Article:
And of course, Furman's response. I just...lack words at how ridiculous that was. Both behaved badly. We can argue who behaved WORSE, I suppose, but it's bad manners for her to have said anything. And this isn't a gender thing: if she were a guy and she'd said the same thing, I'd be just as NOPE. Especially since the need to do it smacks of 'anxiety of influence'. Just, as a writer, write us a kick ass story that's good in its own merits, not because of how you think it 'fixes' someone else's artistic vision.
CC, leave gender theory to the professionals.
Posted by Sabrblade on January 22nd, 2014 @ 10:26am CST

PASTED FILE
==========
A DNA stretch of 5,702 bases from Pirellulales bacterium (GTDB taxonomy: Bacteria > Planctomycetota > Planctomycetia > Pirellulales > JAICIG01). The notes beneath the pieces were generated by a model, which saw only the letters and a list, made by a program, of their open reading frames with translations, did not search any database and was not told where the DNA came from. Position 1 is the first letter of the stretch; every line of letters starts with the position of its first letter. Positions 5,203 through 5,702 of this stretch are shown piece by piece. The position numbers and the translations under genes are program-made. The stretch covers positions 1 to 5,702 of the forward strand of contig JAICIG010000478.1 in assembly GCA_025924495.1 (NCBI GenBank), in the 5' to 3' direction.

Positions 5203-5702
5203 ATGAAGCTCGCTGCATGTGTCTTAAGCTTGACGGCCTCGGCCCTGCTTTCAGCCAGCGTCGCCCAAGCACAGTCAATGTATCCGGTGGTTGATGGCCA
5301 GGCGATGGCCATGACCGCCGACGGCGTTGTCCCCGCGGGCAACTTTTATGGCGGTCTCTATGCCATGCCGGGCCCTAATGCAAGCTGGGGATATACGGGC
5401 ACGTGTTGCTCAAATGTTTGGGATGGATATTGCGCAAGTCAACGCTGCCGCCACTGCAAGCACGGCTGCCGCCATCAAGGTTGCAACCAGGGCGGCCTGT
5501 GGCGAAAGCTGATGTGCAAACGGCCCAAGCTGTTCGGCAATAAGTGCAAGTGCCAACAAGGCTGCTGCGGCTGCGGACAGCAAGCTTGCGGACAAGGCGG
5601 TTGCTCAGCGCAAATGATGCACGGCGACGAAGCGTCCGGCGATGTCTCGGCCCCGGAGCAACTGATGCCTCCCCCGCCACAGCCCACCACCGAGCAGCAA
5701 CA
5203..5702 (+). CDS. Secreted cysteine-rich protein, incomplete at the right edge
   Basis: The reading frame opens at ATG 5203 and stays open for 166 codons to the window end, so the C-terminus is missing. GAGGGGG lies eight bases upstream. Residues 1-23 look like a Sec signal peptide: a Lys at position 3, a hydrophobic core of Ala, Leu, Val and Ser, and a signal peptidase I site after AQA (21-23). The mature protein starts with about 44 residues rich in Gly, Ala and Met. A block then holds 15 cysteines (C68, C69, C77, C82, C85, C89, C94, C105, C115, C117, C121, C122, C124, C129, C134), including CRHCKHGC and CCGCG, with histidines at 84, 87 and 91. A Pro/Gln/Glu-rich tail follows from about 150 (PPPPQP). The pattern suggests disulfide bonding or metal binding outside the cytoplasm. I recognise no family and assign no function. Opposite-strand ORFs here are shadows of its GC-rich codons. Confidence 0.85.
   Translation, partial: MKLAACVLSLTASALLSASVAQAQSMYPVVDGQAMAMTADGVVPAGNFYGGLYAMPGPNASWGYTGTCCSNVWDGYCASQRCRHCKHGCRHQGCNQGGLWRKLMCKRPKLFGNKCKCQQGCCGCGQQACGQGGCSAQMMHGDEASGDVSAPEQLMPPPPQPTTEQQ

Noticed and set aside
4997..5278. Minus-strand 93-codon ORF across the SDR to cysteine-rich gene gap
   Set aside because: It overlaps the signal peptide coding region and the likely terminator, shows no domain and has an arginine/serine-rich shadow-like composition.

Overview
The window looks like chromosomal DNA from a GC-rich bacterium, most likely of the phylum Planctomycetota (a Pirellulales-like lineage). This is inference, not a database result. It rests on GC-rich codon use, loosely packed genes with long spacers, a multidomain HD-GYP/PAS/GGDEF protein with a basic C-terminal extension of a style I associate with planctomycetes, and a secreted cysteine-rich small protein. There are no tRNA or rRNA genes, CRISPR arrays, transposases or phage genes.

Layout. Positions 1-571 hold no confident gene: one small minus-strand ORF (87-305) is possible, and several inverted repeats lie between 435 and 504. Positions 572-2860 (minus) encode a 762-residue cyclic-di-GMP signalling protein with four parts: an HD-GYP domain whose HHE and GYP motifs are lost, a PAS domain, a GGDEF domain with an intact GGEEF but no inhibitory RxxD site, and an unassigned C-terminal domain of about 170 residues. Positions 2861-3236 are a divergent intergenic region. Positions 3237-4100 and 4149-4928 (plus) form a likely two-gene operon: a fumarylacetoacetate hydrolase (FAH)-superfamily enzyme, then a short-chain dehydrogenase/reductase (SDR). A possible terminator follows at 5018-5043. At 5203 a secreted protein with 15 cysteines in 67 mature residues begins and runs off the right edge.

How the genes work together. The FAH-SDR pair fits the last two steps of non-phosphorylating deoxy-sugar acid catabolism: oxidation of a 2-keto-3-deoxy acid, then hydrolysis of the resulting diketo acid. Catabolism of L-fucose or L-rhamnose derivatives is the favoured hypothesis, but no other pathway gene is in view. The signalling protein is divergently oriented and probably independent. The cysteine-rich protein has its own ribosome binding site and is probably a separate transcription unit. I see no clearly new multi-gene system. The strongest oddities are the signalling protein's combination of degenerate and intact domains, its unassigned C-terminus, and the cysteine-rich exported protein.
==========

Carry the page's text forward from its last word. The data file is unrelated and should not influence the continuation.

cybercat wrote:I don't think she 'attacked' Furman, and I certainly find Furman's response to be entirely ridiculous, but I just want to say to BOTH of them: it's not cool to say negative things about a coworker's work. If you heard your coworker ragging on something you did, years ago, you'd probably be pretty pissed off, too, even if what he/she was saying was entirely accurate.They're not "coworkers", per se. Furman hasn't worked on the IGW G1 comics since "Maximum Dinobots" back in 2008-2009. Ms. Scott has only just recently joined up with working on the main IDW G1 comics after having previously worked on Transformers: Prime and Rescue Bots at Hasbro Studios, and the Prime/FOC-related IDW comics. Furman's current work on Regeneration One is a separate project from this, so it's not like the two actually work together in this.